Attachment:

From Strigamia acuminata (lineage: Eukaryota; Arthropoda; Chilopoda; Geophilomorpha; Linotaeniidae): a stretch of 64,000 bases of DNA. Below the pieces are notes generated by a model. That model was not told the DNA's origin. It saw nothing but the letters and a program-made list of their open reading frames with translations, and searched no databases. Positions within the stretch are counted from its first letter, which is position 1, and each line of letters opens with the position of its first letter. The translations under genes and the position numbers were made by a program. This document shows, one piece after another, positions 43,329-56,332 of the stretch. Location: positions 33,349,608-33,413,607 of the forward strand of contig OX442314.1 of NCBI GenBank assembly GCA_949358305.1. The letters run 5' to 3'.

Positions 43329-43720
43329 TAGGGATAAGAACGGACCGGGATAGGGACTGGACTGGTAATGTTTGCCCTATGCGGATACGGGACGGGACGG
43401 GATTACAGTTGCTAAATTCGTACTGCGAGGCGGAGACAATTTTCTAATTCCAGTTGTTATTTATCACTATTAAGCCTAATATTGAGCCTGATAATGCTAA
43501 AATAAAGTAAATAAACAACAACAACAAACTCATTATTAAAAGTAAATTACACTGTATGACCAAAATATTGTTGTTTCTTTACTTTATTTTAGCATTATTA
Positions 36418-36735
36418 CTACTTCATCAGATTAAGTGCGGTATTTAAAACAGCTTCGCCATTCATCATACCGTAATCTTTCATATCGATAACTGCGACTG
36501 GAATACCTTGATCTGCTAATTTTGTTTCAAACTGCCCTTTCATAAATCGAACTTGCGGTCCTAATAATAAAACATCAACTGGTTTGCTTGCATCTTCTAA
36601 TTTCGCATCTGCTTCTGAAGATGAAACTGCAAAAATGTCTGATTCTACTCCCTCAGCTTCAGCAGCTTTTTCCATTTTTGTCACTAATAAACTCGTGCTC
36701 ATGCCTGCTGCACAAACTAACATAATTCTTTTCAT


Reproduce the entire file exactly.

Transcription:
From Strigamia acuminata (lineage: Eukaryota; Arthropoda; Chilopoda; Geophilomorpha; Linotaeniidae): a stretch of 64,000 bases of DNA. Below the pieces are notes generated by a model. That model was not told the DNA's origin. It saw nothing but the letters and a program-made list of their open reading frames with translations, and searched no databases. Positions within the stretch are counted from its first letter, which is position 1, and each line of letters opens with the position of its first letter. The translations under genes and the position numbers were made by a program. This document shows, one piece after another, positions 43,329-56,332 of the stretch. Location: positions 33,349,608-33,413,607 of the forward strand of contig OX442314.1 of NCBI GenBank assembly GCA_949358305.1. The letters run 5' to 3'.

Positions 43329-43720
43329 TAGGGATAAGAACGGACCGGGATAGGGACTGGACTGGTAATGTTTGCCCTATGCGGATACGGGACGGGACGG
43401 GATTACAGTTGCTAAATTCGTACTGCGAGGCGGAGACAATTTTCTAATTCCAGTTGTTATTTATCACTATTAAGCCTAATATTGAGCCTGATAATGCTAA
43501 AATAAAGTAAATAAACAACAACAACAAACTCATTATTAAAAGTAAATTACACTGTATGACCAAAATATTGTTGTTTCTTTACTTTATTTTAGCATTATTA
Positions 36418-36735
36418 CTACTTCATCAGATTAAGTGCGGTATTTAAAACAGCTTCGCCATTCATCATACCGTAATCTTTCATATCGATAACTGCGACTG
36501 GAATACCTTGATCTGCTAATTTTGTTTCAAACTGCCCTTTCATAAATCGAACTTGCGGTCCTAATAATAAAACATCAACTGGTTTGCTTGCATCTTCTAA
36601 TTTCGCATCTGCTTCTGAAGATGAAACTGCAAAAATGTCTGATTCTACTCCCTCAGCTTCAGCAGCTTTTTCCATTTTTGTCACTAATAAACTCGTGCTC
36701 ATGCCTGCTGCACAAACTAACATAATTCTTTTCAT